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Avoid a tax bill by making sure your yearly tax credits are correct

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Revenue Commissioners chairman Josephine Feehily apologised for causing confusion over the tax liability of pensioners. Photo: Tom Burke

Revenue Commissioners chairman Josephine Feehily apologised for causing confusion over the tax liability of pensioners. Photo: Tom Burke

Revenue Commissioners chairman Josephine Feehily apologised for causing confusion over the tax liability of pensioners. Photo: Tom Burke

When the Revenue Commissioners started posting letters in January to tens of thousands of pensioners telling them they could have an outstanding tax liability, there was, understandably, both anger and confusion on behalf of the recipients.

The majority of people assume that whether it is their monthly paycheque or their pension, tax is being collected correctly through the payroll or tax credit system.

Put very simply, tax credits are issued to each employed individual at the start of each tax year.

For the 'standard' person working for an employer with no other income other than your monthly paycheque, for 2012 they are entitled to a personal tax credit of €1,650 and a PAYE tax credit of €1,650 also.

Self-employed people do not receive the latter credit as they are generally entitled to claim more expenses against their employment income.

Getting back to the pensions, people were under the impression that the old age pension was not taxable, and that as a result of these letters from the Revenue Commissioners, it suddenly has become taxable.

This is a misunderstanding on behalf of many.

The old age pension (also applicable to anyone on Job Seeker's Benefit) is actually treated as taxable income, but for an individual with the pension as their sole income, the tax payable is covered entirely by the yearly tax credits.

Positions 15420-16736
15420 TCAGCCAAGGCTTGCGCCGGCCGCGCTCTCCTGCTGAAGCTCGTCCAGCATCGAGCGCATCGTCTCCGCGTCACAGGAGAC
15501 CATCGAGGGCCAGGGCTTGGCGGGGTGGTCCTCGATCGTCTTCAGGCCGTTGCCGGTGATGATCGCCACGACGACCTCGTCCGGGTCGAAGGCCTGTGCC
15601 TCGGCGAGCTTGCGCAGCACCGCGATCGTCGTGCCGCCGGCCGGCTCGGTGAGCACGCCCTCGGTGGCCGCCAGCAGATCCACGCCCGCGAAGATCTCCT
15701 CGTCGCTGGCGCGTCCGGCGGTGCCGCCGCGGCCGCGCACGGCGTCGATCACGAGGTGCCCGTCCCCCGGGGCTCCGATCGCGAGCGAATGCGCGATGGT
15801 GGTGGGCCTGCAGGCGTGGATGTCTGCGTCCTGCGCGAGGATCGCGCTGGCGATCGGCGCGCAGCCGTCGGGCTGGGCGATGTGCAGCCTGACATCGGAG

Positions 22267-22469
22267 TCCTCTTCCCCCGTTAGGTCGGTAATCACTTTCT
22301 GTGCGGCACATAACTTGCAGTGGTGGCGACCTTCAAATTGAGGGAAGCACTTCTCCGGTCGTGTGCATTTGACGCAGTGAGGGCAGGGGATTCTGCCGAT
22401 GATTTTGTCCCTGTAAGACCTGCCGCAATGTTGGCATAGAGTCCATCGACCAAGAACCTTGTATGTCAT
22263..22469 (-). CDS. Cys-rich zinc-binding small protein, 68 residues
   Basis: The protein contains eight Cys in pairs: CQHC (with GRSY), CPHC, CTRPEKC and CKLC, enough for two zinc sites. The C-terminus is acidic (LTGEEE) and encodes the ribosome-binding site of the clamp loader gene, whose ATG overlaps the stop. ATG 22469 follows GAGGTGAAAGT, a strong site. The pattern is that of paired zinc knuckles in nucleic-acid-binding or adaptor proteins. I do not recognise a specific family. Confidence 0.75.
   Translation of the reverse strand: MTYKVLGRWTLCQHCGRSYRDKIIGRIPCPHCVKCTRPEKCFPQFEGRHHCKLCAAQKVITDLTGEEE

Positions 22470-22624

Thus the impression given is that it is tax free income, whereas this is incorrect.

The main reason behind the tax becoming payable on some of these pensions is that pensioners are in receipt of not only the State pension but also income from a private pension.

What was highlighted in January, is that the tax credits were allocated between these two pensions incorrectly.

As a result, the amount of tax that had been collected was less than should have been paid.

As mentioned previously, at the start of the year every person working for an employer will receive what is called a 'Notice of Tax Credits & Determination of Standard Rate Cut-Off Point'.

While rather ominously titled, all this page does is show what tax credits you are entitled to and what amount of income is going to be taxed at 20pc and 41pc.

In a similar vein to what has happened with the recent pension debacle, it is vital to ensure that the details included on this notice are up to date and correct.

The people who process the payroll in an office use this notice to calculate an employee's take home pay, by taking the various entitlements to tax credits and how much of the income is taxed at the various rates.

As a rule, the figures contained in this notice are not questioned by the payroll department, and I have many times seen that the notice was based on the individual's circumstances that pertained a number of years ago.

As a result, at the end of the year where a tax return may have to be filed, perhaps in order to claim a refund of medical expenses, it can actually transpire that not only is a refund not due as it should be, but rather tax is payable as a result of too much tax credits given each month resulting in 12 months of underpaid tax.

As is evident from tthe media coverage of the Revenue letters issued to the 115,000 pensioners, it is vital that each person goes through their tax credit notice each year to ensure it is correct.

This is far more beneficial than having to pay a large lump sum of tax the following January.

Simon Ball is the founder of SB Tax Consultants and an Associate of the Irish Taxation Institute. www.sbtaxconsultants.com

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